Covid-19 : PCR labs face difficult investment decisions
Lubeck/augsburg corona has created an extreme demand for PCR testing. Laboratories are working to their limits and should actually increase their capacity. But how long will the tests be needed?
German laboratory physicians are currently overwhelmed with work. Millions of PCR tests have to be processed, the corona crisis is causing unprecedented workloads in the laboratories and in some cases high profits.
But this also means expenses and risk, as andreas bobrowski, chairman of the board of the professional association of german laboratory physicians, says. Because at the moment, no one can say how long the high demand for tests will last and whether the purchase of expensive equipment will pay off.
Basically, there are three different remuneration levels for PCR tests, says Bobrowski, who runs his own laboratory in Lubeck with colleagues. The 35 euros per test billed by health insurance companies covers "only the bare costs," he emphasizes. What’s left of the 43.56 euros the government pays for tests it reimburses is urgently needed. After all, staff must be retained even in times of low utilization.
Several years of training necessary
The employees are a high – and highly sought-after – asset, emphasizes bobrowski. For the core tasks, several years of training are necessary, he says. "you can’t show this to someone for a short time," he emphasizes. Only auxiliary work, such as entering data or sticking notes, can be done by assistants, he says. These support staff are on fixed-term contracts, but for trained lab staff, he expects there will be no layoffs after the corona wave. "We are happy for everyone who stays with us," says the laboratory doctor.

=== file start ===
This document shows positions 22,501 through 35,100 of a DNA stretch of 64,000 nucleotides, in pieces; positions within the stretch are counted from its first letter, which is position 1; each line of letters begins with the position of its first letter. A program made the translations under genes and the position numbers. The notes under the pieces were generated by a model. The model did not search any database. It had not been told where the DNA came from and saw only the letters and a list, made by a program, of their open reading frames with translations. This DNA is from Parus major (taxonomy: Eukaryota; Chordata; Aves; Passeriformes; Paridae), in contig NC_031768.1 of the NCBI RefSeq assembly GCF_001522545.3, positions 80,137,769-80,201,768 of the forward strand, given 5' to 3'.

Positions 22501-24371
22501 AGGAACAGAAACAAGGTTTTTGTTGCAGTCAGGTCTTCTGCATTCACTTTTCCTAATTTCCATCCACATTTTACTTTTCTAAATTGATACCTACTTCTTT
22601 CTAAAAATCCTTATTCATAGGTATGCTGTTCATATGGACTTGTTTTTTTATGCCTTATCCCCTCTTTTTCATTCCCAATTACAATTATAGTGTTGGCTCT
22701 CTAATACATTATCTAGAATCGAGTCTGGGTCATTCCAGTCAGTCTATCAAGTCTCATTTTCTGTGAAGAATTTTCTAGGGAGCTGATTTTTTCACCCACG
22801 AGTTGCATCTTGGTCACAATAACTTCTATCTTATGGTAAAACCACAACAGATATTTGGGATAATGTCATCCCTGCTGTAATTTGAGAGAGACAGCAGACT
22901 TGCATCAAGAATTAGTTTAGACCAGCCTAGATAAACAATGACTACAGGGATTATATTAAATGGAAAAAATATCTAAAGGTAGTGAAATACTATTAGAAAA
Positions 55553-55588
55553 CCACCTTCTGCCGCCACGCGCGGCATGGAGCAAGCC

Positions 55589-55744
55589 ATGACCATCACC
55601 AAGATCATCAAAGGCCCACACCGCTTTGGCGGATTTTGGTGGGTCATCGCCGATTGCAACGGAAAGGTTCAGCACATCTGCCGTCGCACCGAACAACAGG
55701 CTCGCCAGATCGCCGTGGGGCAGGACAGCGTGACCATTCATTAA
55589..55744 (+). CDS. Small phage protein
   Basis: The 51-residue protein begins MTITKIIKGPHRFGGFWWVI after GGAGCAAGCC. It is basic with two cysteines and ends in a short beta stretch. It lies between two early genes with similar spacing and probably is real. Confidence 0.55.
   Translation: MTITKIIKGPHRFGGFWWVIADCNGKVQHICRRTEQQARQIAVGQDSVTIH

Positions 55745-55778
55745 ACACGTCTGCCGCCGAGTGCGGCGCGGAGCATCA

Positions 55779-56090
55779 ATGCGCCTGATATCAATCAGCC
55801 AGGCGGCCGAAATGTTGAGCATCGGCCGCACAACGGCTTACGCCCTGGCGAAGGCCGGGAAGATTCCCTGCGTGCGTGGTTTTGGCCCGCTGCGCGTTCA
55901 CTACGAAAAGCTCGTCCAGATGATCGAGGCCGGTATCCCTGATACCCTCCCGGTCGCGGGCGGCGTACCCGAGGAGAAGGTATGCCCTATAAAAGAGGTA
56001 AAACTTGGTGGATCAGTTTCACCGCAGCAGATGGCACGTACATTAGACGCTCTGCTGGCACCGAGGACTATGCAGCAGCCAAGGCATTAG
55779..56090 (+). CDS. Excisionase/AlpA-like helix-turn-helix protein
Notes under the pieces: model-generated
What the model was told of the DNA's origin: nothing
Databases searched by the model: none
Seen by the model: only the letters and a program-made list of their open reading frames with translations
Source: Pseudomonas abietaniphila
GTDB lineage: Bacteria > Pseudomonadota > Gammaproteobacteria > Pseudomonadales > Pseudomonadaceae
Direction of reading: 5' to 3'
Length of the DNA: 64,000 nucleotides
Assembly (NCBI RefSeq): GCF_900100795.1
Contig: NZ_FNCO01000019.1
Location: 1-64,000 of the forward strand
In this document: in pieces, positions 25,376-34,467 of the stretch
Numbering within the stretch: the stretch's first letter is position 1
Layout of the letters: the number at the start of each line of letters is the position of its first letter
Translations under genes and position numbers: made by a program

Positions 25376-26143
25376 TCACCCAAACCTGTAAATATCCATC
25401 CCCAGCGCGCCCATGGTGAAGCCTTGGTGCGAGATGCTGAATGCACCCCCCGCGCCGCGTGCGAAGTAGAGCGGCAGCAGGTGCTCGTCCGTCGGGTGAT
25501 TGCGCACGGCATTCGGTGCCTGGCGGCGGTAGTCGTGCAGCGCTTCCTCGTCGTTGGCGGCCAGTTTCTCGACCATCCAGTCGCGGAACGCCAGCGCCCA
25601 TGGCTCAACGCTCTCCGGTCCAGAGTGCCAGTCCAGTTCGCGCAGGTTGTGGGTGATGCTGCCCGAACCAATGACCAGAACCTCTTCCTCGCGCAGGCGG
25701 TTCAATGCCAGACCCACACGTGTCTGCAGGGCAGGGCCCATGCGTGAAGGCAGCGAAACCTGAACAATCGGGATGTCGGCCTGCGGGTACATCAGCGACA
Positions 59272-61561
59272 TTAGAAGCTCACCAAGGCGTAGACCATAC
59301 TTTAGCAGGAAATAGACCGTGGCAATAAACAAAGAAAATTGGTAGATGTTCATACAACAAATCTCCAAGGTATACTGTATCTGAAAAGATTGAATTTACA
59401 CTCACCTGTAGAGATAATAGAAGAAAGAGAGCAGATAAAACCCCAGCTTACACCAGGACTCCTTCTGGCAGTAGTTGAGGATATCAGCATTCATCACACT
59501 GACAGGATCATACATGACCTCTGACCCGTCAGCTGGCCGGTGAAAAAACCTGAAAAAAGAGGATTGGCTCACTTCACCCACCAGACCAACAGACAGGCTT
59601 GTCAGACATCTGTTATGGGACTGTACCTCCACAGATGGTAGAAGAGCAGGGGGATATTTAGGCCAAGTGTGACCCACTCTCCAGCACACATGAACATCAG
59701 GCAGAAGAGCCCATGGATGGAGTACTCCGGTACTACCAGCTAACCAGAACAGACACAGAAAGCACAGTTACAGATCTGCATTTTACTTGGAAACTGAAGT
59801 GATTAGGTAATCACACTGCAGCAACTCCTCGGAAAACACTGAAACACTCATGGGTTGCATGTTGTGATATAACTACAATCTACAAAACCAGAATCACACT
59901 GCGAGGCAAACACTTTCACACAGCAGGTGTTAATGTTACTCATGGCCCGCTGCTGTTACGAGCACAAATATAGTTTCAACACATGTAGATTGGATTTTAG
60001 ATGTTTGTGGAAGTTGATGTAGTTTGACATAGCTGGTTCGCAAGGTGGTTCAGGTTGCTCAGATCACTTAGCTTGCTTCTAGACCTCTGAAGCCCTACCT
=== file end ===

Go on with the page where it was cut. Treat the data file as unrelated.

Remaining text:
The risk of purchasing the equipment is greater. Depending on the size, it can be thousands of euros or millions, says bobrowski. Because demand is high, equipment and materials are currently expensive. In addition, large-scale equipment can hardly be leased – unlike the usual situation. A laboratory must therefore decide whether it is prepared to spend large sums of money on equipment that will in all likelihood be much less utilized when the pandemic ends.
Example of the synlab laboratory chain
But they are used to dealing with such risks, says Bobrowski. And as long as the salaries are not lowered even further, we can plan for it. "I would estimate that few go out with minus," he says.
The extent to which corona can affect the finances of laboratories can be seen, for example, at the listed augsburg laboratory chain synlab. In the first nine months of 2021 – more recent figures are not yet available – earnings there shot up, also thanks to revenue from PCR tests. Sales also increased massively.
But all that can be over quickly. Am 10. November, when the current omicron wave was not yet foreseeable, synlab predicted a decline in sales of several hundred million euros for the year 2022, partly due to an expected decline in corona testing. This may ultimately turn out to be different in view of the development of the pandemic, as individual analysts also say. But it makes clear how quickly business can also collapse again.